Sometimes I need a kick in the head … or at least in the pants. With middle age comes a more present awareness of our mortality.

Washington Irving was 36 years old when he published “The Sketch-Book”, including tales of old age (Rip Van Winkle) and death (The Legend of Sleepy Hollow). Although these were satire in nature, they were clearly aimed at the darker forces that envelop men even today. In these two stories he addresses pride and antisemitism under the guise of patriotism and covetous greed that’s fed under an heir of intellect and stature.

The first is an obvious snobbery that taunts and threatens every outcast to the point that outcasts wouldn’t exist without it. The second is more subtle and makes for a great study on literature. Even the smartest and most learned individual can fall into ignorance by the simplest and stupidest lack of moral character.

When these works were published they were touted by England as the first true sense of unique American literature in history. This is 30 years after the United States Constitution had been fully ratified and the government operations described therein realized. Our nation was still in its infancy.

Other works of literature that emphasized the dismal state of our mortality both physically and spiritually seem to have been developed at or past mid-life. Edgar Allen Poe wrote the Raven when he was 36, just four short years before his untimely demise. Dracula was written when Bram Stoker was 50. At 34 and 36, respectively, Stevenson wrote the Body-Snatcher and the Strange Case of Dr. Jekyll and Mr. Hyde.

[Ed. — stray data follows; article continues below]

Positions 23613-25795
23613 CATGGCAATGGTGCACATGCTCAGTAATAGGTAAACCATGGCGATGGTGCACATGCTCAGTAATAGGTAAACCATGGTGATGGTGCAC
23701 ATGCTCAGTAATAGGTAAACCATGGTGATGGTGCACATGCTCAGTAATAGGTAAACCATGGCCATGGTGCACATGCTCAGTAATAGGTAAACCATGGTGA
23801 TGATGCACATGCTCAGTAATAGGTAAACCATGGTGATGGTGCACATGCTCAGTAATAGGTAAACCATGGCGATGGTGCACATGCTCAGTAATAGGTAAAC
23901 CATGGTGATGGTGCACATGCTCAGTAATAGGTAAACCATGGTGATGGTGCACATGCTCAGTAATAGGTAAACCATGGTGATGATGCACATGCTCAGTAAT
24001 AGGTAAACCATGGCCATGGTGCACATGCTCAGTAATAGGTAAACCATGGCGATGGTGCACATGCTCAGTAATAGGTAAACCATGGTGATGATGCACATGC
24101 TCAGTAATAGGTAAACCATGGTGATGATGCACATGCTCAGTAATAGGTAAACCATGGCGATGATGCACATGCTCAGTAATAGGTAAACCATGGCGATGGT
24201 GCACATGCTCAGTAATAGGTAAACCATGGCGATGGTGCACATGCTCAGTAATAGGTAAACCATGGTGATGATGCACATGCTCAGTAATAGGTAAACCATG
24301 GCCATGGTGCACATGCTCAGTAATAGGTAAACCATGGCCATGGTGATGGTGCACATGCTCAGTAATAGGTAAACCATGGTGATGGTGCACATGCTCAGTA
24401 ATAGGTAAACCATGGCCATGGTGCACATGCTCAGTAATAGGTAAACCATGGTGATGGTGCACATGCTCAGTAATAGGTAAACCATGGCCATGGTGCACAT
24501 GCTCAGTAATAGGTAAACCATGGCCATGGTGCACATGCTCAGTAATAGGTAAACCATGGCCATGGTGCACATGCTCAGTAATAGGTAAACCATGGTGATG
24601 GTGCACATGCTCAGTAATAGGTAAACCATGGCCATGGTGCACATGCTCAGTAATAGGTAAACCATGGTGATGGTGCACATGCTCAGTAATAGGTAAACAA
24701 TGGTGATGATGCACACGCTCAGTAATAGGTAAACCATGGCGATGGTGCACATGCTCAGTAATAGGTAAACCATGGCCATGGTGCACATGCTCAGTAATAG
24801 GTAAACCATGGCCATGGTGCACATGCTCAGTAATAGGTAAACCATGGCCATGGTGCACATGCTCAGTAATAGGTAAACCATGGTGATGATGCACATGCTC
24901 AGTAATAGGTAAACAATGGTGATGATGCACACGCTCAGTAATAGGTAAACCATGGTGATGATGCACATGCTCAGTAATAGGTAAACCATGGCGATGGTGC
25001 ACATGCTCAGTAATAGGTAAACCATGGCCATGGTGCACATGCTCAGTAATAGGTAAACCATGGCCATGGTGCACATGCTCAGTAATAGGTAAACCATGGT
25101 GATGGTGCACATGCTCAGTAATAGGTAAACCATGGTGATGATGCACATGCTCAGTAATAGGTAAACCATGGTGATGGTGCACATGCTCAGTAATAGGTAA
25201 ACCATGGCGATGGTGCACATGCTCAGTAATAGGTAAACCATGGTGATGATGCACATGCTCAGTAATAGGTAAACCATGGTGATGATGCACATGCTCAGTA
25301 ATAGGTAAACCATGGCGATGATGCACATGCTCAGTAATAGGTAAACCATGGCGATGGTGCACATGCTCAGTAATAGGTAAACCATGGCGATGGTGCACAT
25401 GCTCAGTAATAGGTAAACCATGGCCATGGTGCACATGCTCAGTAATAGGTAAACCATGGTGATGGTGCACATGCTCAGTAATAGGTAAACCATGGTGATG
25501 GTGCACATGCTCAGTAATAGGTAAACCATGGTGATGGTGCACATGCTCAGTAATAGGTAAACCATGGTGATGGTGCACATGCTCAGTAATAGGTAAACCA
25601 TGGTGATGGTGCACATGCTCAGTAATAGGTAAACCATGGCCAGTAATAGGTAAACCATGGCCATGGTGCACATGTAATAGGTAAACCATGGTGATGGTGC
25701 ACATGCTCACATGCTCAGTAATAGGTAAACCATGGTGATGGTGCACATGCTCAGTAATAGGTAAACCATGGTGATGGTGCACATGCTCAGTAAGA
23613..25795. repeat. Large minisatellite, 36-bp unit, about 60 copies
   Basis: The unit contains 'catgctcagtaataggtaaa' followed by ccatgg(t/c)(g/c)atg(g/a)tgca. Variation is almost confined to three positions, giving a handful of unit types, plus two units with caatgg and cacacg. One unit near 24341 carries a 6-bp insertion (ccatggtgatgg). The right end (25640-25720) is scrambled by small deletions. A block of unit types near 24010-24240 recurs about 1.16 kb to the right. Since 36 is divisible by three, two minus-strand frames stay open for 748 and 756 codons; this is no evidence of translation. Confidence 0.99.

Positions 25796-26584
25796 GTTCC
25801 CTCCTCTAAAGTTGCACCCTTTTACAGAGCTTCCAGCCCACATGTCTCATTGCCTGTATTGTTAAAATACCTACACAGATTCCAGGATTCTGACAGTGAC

The only strong literary works that I could find of similar gruesome content written by authors at younger ages involved the Year without a Summer. On July 1816, the inception of Frankenstein and The Vampyre occurred on a creative dare instigated by Lord Byron after reading Phantasmagoria. Mary Shelley was 19 and John Polidori was 21.

No man can know when his time is up. Luke 12:20 paints a dim picture of a rich man who swells with pride at his accomplishments, destined to die that night.

So in our mortal state, what do we do? Gravestones rot and break away. People are only remembered two or three generations at best, then forgotten. Each marker tells a story, but each story – like the fires that smoldered the great Alexandrian Library – are lost and unrecognizable.

My dad considered the brevity of life and suggested that our brief time on Earth is meaningless without good relationships. It won’t be an intelligent and powerful person who finds worth in your ability who will hire you when you lose a job, it will be the friend who see a friend in need. Getting along well with others is essential to life, and living life in isolation brings a cold demise … there will be enough isolation as we’re buried alone.